Difficult Spending Realities

*Please see footnote below for a CORRECTION to last week’s edition, TGIF 2 Minutes – Tax & 401k Infor for ALL Ages. Thank you to my astute readers!

On to this week’s edition:
So far, 2023 has been a decent year, even slightly better than decent, for the stock market and the short-term end of the bond market (total return).

When times are mostly good it becomes easier to feel comfortable spending more money or making major purchases. BUT –

  • as we are still in a fairly dire inflationary environment,
  • with longer-term consumer price effects still to be seen (up or down, but most likely UP)
  • and following over 12 months of Federal Reserve interest rate increases,

currently it makes sense to thoroughly think through – and take more time (perhaps a couple of years) – making major spending decisions.

First, a quick note on inflation: economics textbooks contain facts and theories on “transitory”, meaning shorter-term, inflation versus “entrenched” inflation. Entrenched inflation is more sticky and means “prices would not come back down, and that the new prices… in the market would be a more permanent fixture in the economic life of Americans”.** Currently we are experiencing the most entrenched inflation since the 1970’s, if not ever. Economic data indicates consumers have come to believe that prices will continue to rise and therefore are spending ever greater amounts, with barely a thought. This situation is defined as serious in economic terms.

A quick note on interest rates: although much higher than 18 months ago, interest rates as set by the Fed are more normal, historically speaking, (and higher) than in over 13 years. Economic theory and reality say economies and consumers do not automatically adjust to higher interest rates. It has also been said that interest rate changes by the Federal Reserve typically take two years to filter through the economy. We are currently barely through Year One.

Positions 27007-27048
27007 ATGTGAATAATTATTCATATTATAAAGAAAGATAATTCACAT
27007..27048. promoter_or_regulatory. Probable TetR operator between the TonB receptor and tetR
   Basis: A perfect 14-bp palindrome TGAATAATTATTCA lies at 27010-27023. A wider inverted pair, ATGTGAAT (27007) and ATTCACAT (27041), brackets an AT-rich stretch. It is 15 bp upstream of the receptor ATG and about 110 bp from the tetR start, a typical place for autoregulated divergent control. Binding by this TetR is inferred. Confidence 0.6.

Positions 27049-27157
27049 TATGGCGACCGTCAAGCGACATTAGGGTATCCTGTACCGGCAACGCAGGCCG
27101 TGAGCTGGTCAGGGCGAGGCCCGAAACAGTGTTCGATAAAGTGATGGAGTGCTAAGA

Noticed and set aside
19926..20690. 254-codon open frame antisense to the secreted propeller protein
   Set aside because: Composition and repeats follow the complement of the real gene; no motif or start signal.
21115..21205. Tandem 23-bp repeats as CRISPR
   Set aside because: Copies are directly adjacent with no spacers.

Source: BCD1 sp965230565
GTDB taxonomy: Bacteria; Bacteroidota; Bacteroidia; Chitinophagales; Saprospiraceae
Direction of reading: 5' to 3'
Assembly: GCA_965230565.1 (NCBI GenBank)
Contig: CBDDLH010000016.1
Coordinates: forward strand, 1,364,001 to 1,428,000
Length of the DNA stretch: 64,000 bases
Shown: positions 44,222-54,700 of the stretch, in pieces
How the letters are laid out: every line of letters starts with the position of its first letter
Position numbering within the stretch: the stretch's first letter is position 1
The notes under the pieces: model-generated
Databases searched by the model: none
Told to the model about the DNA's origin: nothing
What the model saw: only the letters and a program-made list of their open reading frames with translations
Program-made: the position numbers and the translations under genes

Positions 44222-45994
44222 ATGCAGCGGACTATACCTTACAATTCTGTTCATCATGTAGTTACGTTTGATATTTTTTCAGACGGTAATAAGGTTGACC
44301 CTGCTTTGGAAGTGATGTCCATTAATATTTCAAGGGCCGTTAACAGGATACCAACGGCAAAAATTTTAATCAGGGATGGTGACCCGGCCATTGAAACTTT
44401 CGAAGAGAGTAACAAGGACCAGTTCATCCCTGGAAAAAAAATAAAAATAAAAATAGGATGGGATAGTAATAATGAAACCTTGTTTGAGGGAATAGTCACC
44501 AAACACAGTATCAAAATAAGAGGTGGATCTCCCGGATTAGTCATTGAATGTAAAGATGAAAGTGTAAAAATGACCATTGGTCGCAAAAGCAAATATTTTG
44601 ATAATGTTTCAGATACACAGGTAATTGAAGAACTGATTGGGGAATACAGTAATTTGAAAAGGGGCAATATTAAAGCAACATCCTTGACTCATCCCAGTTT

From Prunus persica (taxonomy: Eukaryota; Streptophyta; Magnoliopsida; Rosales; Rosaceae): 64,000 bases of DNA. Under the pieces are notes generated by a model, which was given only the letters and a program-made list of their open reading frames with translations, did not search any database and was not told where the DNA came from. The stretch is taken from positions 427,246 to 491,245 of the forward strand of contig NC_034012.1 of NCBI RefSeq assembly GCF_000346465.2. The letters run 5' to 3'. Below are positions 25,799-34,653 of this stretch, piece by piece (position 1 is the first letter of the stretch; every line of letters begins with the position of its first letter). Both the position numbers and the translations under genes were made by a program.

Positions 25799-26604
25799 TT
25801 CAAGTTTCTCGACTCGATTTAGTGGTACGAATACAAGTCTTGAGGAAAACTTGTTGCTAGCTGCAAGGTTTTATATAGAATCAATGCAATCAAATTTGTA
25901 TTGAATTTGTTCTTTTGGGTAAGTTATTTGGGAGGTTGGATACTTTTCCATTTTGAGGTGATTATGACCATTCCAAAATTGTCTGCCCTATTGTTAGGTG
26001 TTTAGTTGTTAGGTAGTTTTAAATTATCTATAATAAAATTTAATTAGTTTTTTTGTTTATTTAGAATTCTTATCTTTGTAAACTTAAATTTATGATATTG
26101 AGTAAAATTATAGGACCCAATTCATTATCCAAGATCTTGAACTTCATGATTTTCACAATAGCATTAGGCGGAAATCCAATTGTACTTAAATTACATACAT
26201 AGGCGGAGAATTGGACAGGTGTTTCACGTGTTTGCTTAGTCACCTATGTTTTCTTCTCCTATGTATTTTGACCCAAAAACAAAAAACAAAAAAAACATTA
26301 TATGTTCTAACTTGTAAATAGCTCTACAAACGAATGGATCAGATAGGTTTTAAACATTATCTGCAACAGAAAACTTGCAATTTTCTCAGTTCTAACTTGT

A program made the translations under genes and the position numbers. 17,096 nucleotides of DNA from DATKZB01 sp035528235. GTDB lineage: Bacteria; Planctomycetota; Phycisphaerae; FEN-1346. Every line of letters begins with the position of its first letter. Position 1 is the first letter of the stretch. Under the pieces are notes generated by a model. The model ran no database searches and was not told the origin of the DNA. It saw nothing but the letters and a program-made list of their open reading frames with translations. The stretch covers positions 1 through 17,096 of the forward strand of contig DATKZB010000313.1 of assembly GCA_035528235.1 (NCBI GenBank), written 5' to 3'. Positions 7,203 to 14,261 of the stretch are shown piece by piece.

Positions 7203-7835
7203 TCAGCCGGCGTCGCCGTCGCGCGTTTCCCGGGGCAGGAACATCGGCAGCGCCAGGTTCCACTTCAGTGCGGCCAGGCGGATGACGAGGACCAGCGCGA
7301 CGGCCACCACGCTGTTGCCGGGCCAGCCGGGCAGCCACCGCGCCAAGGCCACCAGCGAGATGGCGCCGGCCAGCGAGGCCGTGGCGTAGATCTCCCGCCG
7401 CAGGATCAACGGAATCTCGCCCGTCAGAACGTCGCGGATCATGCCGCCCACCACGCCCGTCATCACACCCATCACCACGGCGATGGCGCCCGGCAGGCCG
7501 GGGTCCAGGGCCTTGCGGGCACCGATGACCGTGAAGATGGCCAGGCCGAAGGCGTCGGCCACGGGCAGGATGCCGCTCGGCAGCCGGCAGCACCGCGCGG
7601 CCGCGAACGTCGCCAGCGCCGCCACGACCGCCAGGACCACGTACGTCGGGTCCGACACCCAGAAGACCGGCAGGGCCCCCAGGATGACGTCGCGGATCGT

Back to major spending decisions. Although it can be a heartbreaking reality to push further out in time certain spending goals or dreams, with current entrenched inflation and “bouncing back” stock markets there are plenty of reasons for a prudent spending pause. This reality becomes all the more critical when a current spending decision is a “stretch”, meaning going into debt (at today’s high interest rates) or increasing spending beyond already stretched limits.

All is not lost! There is still time and there are methods to saving for goals in the 18- to 36-month timeframe. AND – every dollar that is saved today, at attractive current short-term interest rates, can grow generously over time. Current short-term FDIC-insured and US Treasury interest rates are well over 5%. Money markets (many of which are NOT FDIC insured) are also over 5%. Investing cash savings today for one- and two-year periods can be extremely effective for a short- or intermediate-term savings plan.

Few people want to tell themselves “No” to goals and dreams. But it doesn’t have to be “No”, but rather “Not yet” (with far less, if any, debt).

*CORRECTION to typo: 401k limits for 2023 are $22,500 (not $20,500). For those age 50 and older, the total was stated correctly at $30,000, including the $7,500 catch-up contribution limit. In addition, CORRECTION to tax treatment of 2024 catch-up contribution: the IRS announced last Friday that catch-up 401k contributions can still be made either pre-tax OR after-tax Roth through end 2025.

**Q.ai, Powering A Personal Wealth Movement; Forbes. Nov. 12, 2022.

This material has been prepared for informational purposes only, and is not intended to provide, and should not be relied upon for, tax, legal or accounting advice.

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